He certainly was a Telangana ideologue as was popularly known, or a TRS ideologue as derisively said, but really he was much more. Prof Kothapalli Jayashankar (1934-2011) was an unforgettable son of Telangana. A rare blend of a human being, a brilliant academic, an efficient administrator, a powerful intellectual and an inspiring thinker-activist, his association with the demand for a Telangana state consumed 60 years of a life of 76 summers. It was an association that began with the Mulki Agitation of 1952 in which he participated as a college student, continued with the Jai Telangana movement of 1969 when he was a member of the Telangana Graduates Association and ended with the intellectual inputs he provided to the present phase of the movement. All along this journey Jayashankar never lost the dream of a separate state. That’s why it’s apt to call him the mentor of not only the Telangana Rashtra Samiti but also all the political and nonpolitical formations that demand Telangana.
As a person he was very friendly, emotional, gentle and caring. As an academic he was a brilliant researcher, teacher and analyst. And his record as leader of lecturers’ associations, principal of CKM College, registrar of the Central Institute of English and Foreign Languages and registrar and vice-chancellor of Kakatiya University was impeccable.
Born into a middle class family of goldsmiths in Hanmakonda, the young Jayashankar was witness to the people’s upsurge against the autocratic Nizam’s rule. Confidence in people’s power against misrule was very early etched on his mind. He took part in the students’ agitation against non-Mulkis in 1952 and was part of a student delegation that met Syed Fazl Ali (of the States Reorganisation Commission) and submitted a memorandum for a separate Hyderabad state. That spark of the early 1950s lit a blaze of passion for the next sixty years. As a teacher of economics and researcher on Telangana issues in particular and regional inequalities in general, he produced a number of papers and addressed hundreds of meetings to attract people to the cause of Telangana. He was the force behind a remarkable seminar on discrimination against Telangana in May 1969 that resulted in a wonderful documentation of the problem.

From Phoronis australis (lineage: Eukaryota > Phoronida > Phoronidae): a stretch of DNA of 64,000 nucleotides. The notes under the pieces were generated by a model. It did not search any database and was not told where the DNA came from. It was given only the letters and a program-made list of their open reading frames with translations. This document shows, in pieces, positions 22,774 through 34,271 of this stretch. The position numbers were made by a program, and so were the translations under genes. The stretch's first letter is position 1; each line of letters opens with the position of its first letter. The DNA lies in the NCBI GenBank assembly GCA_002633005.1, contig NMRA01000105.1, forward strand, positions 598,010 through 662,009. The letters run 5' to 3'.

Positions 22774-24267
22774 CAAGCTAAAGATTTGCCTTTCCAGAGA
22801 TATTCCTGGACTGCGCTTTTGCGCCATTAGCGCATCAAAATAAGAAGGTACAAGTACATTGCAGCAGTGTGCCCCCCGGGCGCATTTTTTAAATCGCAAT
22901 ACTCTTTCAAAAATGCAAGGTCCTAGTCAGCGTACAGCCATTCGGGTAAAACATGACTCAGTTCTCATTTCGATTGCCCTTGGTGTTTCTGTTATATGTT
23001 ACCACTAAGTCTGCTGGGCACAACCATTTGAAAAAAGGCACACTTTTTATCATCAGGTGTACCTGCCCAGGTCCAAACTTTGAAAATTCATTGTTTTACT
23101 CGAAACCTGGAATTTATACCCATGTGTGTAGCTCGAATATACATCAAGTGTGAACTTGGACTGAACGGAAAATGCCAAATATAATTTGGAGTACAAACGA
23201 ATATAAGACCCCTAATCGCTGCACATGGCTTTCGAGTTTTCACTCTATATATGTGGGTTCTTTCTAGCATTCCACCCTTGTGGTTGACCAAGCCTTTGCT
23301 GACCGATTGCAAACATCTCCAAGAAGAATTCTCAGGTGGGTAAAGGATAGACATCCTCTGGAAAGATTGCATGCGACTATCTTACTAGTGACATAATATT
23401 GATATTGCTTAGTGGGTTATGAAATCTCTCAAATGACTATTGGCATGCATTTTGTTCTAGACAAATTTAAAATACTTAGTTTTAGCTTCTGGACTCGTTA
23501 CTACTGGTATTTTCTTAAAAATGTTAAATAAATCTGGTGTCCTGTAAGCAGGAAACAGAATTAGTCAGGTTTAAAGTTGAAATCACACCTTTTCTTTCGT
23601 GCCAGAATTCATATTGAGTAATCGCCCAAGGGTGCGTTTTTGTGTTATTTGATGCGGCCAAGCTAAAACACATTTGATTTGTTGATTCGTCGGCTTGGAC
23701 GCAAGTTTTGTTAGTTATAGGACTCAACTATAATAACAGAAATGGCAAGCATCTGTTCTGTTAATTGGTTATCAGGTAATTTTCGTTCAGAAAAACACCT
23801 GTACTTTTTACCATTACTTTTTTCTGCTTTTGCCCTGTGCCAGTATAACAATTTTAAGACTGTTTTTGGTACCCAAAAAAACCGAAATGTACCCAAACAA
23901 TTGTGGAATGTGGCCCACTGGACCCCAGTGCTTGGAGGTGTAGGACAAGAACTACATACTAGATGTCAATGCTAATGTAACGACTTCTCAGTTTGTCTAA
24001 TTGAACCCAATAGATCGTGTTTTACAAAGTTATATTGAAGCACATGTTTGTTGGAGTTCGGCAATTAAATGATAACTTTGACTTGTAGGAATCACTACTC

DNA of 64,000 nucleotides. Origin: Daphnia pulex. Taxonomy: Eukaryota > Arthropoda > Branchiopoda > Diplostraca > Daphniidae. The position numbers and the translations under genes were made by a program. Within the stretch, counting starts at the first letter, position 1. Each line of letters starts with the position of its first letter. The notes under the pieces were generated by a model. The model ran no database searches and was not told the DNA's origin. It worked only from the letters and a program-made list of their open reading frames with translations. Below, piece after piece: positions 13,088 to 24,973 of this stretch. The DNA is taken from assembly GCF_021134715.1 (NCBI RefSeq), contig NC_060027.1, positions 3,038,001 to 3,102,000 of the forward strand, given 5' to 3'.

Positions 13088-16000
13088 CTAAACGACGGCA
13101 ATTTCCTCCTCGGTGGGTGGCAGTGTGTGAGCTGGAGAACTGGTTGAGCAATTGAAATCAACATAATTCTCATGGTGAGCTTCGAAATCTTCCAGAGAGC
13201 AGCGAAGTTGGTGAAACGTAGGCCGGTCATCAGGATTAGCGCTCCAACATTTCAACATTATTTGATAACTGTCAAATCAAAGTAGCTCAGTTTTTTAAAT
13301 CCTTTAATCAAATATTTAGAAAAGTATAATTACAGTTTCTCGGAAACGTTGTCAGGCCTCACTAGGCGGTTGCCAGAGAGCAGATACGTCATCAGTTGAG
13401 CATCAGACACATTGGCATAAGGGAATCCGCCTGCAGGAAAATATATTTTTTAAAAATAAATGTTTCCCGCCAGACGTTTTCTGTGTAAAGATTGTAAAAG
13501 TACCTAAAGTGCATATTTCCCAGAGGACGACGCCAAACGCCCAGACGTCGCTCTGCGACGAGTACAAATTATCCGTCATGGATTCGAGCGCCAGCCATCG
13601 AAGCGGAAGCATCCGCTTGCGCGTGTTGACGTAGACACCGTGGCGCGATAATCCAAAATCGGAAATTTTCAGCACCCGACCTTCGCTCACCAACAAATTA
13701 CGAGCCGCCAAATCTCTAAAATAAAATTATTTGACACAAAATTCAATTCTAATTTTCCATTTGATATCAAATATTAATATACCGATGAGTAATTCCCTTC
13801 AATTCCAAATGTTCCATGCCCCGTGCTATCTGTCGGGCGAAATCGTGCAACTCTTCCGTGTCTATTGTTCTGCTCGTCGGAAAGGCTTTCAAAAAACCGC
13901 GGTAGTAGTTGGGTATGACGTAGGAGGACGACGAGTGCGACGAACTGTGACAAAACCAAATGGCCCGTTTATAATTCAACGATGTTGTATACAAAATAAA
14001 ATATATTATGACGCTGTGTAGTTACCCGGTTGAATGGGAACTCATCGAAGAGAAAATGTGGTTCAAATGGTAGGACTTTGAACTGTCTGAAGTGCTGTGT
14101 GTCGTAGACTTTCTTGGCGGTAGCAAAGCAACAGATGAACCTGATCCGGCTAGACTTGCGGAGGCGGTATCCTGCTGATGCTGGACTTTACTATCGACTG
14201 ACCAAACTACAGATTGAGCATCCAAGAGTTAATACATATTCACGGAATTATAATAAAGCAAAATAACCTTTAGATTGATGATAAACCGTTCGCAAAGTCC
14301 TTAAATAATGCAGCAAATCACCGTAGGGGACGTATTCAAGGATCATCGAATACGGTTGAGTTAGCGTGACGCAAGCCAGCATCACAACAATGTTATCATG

When the movement suffered a setback due to treachery, he started analyzing the failures and put his mind to building up the movement silently. His efforts bore fruit by the mid-1990s when intellectual opinion turned in favour of Telangana. By 1996 dozens of organizations sprouted to fight for Telangana. Whether these organizations admit it or not, his influence on each of them is unmistakable. By 2001 his efforts led to the formation of the Telangana Rashtra Samiti, the first mainstream political party since the debacle of the Telangana Praja Samithi in 1971, and he seemed to believe that his dream was going to come.
[Courtesy: The New Indian Express]